The cyclist Marco Pantani, who has been found dead in a hotel in the Italian seaside resort of Rimini, had come to personify his sport's troubled relationship with drugs.
Pantani's chances of greatness disappeared in a fog of scandal
The Italian, who was 34, had the talent to go down as one of cycling's greats, but after winning the Tour de France in 1998 his life and career spiralled out of control.
That year was the zenith of his career - as well as the blue riband Tour title, Pantani also won the Giro d'Italia.
Pantani, known as "The Pirate", had been expected to become a major force in cycling since he made a name for himself taking on the great Miguel Indurain in the mountains of the Tour and Giro in 1995, and now he had well and truly arrived.
But that nickname was to come to reflect more than his bald head, goatee beard, earrings and bandana.
The year Pantani won his greatest triumph also saw cycling rocked by a massive drugs scandal, when a masseur with the Festina team, one of the best and most famous in the sport, was found to have performance-enhancing drugs in his car.
Pantani was not involved in that controversy, but he was to brew up plenty of his own.
A new force arrived in cycling in 1999, as Lance Armstrong returned from a headline-grabbing battle with cancer to win the first of what has become a record-equalling run of five Tours de France.
Pantani chased the great American all the way, but the Italian had already become embroiled in the scandal that would overwhelm his career.
Pantani, a tiny man who excelled on the toughest mountain stages, was thrown off the 1999 Giro d'Italia after failing a test for haematocrit - an indicator, though not proof, of the use of performance-enhancing drugs.
MARCO PANTANI FACT FILE
1970: Born on 13 Jan in Cesena, Italy
1992: Makes professional debut
1995: Bronze in World Championships
1998: Won Giro d'Italia and Tour de France
1999: Thrown out of Giro for failing blood test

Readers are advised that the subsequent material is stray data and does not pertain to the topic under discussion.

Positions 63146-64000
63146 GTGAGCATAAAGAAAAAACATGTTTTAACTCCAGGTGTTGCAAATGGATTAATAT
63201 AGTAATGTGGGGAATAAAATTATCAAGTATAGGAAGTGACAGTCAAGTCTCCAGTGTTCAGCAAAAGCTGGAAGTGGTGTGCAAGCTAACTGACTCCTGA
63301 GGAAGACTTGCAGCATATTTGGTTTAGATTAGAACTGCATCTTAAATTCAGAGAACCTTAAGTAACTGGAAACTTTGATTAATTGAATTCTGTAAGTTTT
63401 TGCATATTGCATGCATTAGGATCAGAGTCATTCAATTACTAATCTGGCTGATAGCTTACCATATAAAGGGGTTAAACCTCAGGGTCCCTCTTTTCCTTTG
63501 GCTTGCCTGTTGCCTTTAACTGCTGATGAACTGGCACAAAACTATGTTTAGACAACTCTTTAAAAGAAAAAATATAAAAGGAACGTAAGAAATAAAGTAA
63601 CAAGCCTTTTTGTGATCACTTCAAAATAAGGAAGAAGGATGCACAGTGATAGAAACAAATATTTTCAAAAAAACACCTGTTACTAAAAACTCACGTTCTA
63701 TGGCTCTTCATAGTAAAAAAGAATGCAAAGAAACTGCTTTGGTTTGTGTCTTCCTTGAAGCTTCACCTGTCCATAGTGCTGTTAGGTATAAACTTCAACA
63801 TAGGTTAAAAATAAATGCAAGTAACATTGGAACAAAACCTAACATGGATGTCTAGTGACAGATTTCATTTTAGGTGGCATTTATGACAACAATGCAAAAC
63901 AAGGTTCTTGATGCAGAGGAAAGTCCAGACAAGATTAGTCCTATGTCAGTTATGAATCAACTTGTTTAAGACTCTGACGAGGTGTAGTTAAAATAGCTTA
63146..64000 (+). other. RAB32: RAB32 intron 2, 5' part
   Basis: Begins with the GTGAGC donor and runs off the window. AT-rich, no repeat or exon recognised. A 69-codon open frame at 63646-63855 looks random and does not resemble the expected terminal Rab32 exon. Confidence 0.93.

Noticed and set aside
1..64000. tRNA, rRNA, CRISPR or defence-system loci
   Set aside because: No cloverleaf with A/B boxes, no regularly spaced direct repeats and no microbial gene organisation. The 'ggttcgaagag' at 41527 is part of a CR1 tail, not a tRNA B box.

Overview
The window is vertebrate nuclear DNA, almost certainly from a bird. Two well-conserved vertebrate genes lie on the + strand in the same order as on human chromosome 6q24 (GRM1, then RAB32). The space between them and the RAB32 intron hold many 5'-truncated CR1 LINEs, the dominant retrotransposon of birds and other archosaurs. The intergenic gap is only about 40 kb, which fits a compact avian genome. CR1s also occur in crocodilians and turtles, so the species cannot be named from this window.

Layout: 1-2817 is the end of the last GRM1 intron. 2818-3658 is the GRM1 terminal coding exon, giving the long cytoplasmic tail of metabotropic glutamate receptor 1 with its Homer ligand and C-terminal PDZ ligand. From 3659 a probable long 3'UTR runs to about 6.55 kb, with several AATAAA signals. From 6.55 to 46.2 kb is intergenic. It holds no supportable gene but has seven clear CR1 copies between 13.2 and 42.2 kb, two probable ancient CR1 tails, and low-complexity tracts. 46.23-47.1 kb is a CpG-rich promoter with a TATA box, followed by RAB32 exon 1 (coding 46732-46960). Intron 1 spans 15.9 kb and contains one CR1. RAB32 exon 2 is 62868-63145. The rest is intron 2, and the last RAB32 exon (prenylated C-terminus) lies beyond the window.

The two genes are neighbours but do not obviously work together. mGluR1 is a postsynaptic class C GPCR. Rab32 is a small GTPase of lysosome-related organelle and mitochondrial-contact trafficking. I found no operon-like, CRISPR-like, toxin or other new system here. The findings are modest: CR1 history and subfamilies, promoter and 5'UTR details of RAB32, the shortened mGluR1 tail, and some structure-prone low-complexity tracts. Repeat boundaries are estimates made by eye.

2001: Syringe of insulin found in Pantani's room during Giro
2002: Banned for eight months but wins appeal
2003: Spends year battling for reputation in court. June - books into clinic for depression and drug use. October - acquitted of sporting fraud
It marked the start of a battle from which Pantani will now never emerge.
From that point on, scandal seemed to follow Pantani everywhere he went - on and off the cycling stages.
A titanic battle with Armstrong followed on the 2000 Tour.
It started innocently enough, when the two men rode side-by-side at the head of the field up the daunting Mont Ventoux stage, with Armstrong allowing Pantani to win in an apparently sporting recognition of his rival's ability.
But the American later said he regretted giving up the stage, and angered Pantani by referring to him as "Elefantino" - the little elephant - in reference to his prominent ears.
Pantani was furious, and set about trying to destroy Armstrong's Tour by powering ahead on a later stage. He failed, but made an enemy for life, at a time when he badly needed friends.
At this time, cycling's reputation was perhaps as low as it had ever been, as a series of top names became embroiled in a seemingly never ending run of drugs scandals.
And Pantani was never far from the headlines.
In 2001, a syringe containing traces of insulin was found in his hotel room in a police raid.
Pantani insisted the syringe had been planted and that he did not stay in the room on the night in question. But a court did not believe him and he was suspended for six months.
Armstrong and Pantani fought a brief, but intense rivalry
Pantani was refused an entry on the Tour de France in 2002, and his life soon appeared to be heading downhill fast.
That year saw him embroiled in a series of court cases springing from the doping allegations, and he marked the beginning of 2003 with cosmetic surgery to pin back his ears.
An attempted comeback last year foundered when he failed again to secure a place on the Tour, and in June he booked himself into a clinic that specialised in depression and drug addiction.
Pantani's court battles appeared to have reached a conclusion when he was acquitted of sporting fraud by an Italian court in October last year.
But a tragic story came to its wretched end on Saturday with his death, alone, in an apartment in a seaside resort in winter.